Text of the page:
Type-II diabetes is a common condition that affects most often middle-aged and older people. You are more likely to have the condition if you are age 45 or older, are overweight or obese, and have a family history of diabetes. Type-II diabetes is characterized by a high concentration of glucose in the blood. It is particularly caused by a reduced production of insulin and reduced capacity to use the insulin effectively. Insulin is a hormone made by the pancreas that has a broad role. It includes the promotion of the uptake of the glucose from the blood into fat cells, muscle cells, and liver. Type-II diabetes is related to:
Type-II Diabetes Medications
Metformin is considered the primary treatment in the management of type-II diabetes because of its effectiveness and relatively good safety profile. This medicine helps:
Metformin does not cause insulin release and so does not cause hypoglycemia. Moreover, this medicine does not cause weight gain, which is a possible side effect of other antidiabetic drugs. The most common side effects of this drug may include:
Sulphonylurea works by increasing the amount of insulin in the body by two different mechanisms:
These belong to a class of medications called dipeptidyl peptidase-4 (DPP-4) inhibitors. DDP-4 increases the level of two hormones GIP and GLP-1. This increases insulin production and release by the pancreas and thus improves the use of glucose in the body. Moreover, GLP-1 lessens the secretion of glucagon and decreases the production of glucose in the liver. It also improves the total of glucose that is present in the blood.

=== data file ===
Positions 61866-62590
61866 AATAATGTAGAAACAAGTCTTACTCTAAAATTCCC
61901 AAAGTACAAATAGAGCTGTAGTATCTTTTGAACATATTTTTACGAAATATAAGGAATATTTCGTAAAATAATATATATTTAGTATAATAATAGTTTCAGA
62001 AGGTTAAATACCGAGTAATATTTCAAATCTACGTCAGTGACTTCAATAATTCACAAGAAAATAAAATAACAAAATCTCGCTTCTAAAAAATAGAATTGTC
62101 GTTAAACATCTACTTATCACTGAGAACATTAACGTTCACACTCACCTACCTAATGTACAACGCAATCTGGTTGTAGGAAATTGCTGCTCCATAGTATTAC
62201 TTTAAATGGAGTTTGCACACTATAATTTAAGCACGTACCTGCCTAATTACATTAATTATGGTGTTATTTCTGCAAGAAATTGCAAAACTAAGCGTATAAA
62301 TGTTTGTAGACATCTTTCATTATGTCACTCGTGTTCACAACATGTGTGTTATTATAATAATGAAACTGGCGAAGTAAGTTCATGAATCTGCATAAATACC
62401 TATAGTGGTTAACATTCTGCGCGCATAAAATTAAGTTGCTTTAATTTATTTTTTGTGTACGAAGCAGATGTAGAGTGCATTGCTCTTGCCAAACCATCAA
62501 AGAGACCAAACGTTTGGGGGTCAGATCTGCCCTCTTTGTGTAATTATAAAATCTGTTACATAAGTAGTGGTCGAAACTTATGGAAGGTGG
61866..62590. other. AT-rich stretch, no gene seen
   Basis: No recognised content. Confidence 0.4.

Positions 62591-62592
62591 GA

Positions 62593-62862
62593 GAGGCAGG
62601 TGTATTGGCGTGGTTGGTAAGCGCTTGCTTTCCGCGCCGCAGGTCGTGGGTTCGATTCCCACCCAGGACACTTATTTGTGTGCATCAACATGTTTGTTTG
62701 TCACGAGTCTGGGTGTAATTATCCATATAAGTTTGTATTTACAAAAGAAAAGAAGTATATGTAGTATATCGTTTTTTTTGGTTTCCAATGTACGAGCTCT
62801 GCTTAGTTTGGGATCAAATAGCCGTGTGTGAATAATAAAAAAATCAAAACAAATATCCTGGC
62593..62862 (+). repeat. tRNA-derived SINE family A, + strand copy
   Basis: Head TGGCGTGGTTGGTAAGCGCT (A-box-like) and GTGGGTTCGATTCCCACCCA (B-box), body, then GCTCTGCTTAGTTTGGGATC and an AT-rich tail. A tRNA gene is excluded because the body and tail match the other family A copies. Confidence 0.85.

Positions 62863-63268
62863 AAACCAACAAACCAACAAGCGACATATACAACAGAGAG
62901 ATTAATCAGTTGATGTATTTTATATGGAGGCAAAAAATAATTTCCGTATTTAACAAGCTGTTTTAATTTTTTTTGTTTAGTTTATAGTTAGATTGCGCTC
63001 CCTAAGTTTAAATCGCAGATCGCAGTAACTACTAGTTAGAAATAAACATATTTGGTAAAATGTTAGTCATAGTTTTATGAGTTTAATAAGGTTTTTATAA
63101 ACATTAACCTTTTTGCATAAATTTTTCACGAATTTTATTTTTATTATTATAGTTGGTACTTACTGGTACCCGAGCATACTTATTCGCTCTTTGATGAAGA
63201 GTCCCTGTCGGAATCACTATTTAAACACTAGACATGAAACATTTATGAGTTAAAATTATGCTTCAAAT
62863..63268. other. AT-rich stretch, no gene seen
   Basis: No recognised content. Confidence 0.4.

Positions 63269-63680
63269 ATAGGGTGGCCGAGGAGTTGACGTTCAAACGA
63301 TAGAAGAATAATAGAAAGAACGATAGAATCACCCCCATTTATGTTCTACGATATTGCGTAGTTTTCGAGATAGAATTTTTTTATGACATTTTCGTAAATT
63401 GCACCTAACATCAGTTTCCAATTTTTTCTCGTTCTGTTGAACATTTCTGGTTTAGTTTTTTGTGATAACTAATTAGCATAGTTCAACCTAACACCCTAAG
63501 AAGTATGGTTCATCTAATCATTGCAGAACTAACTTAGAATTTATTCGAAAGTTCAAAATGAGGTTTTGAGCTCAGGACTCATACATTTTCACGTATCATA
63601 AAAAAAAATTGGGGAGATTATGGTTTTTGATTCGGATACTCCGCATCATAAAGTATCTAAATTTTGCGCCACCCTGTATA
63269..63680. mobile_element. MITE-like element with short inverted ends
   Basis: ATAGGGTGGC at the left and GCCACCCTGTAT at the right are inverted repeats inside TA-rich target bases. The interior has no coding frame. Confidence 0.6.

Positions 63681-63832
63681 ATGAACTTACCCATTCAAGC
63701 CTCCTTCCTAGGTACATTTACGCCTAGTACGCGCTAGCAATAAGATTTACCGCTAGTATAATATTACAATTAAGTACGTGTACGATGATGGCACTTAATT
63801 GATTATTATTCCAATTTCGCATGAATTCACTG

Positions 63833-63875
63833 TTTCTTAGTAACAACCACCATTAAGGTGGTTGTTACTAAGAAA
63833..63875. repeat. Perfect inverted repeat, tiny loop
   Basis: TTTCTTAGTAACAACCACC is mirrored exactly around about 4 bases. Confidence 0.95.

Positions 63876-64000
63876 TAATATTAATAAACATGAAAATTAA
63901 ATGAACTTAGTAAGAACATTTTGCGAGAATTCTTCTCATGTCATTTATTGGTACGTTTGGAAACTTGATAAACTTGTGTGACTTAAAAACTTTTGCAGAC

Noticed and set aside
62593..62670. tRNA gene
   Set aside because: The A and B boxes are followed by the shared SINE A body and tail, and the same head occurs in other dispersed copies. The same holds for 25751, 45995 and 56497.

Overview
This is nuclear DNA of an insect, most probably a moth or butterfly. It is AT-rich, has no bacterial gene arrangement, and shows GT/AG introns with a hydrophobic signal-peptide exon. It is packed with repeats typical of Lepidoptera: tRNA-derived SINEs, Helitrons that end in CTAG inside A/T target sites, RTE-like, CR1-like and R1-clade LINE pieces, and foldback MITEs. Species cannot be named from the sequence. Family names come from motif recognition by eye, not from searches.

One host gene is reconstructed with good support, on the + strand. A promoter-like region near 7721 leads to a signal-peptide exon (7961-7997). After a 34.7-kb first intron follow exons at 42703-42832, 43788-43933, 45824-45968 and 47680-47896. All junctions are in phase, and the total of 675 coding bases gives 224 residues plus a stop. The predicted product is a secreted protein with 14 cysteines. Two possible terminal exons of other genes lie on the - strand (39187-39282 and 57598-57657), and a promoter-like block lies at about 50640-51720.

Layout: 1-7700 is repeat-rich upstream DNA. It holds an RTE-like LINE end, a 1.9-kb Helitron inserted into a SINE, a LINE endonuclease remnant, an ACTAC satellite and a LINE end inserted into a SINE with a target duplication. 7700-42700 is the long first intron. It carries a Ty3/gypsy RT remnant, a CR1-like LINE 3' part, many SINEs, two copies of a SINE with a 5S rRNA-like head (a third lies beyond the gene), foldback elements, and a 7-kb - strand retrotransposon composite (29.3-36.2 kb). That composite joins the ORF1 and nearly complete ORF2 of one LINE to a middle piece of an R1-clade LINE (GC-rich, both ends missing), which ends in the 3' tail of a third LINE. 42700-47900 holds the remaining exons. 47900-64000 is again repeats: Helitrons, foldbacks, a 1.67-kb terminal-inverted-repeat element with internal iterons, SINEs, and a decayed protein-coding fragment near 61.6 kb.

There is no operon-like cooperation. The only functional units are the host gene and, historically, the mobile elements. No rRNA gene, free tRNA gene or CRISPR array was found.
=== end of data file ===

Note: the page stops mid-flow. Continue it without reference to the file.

Gliptins can be used on their own for type-II diabetes patients for whom Metformin is not recommended.
4. SGLT-2 Inhibitors
SGLT-2 inhibitors have a rare mechanism of action where it increases the removal of glucose from the body in the urine. It is particularly by stopping the reabsorption of sugars by kidneys. This type of medicine can be used on its own or along with another type-II diabetes medicine.
Pioglitazone is allowed as a monotherapy treatment in patients for whom Metformin is not given or as part of dual therapy for type-II diabetes. This medicine improves insulin sensitivity which increases glucose uptake in the body. It also lessens the production of this sugar in the liver.
Type-II Diabetes Management
One of the most important factors to treat and prevent type-II diabetes is weight loss management through dietary changes and exercise. In some cases, type-II diabetes can be reversed, even though there is limited information available that supports long-term maintenance of weight loss about the management of sugars in the body. You can ask your doctor what is the appropriate lifestyle changes you can follow to manage your condition.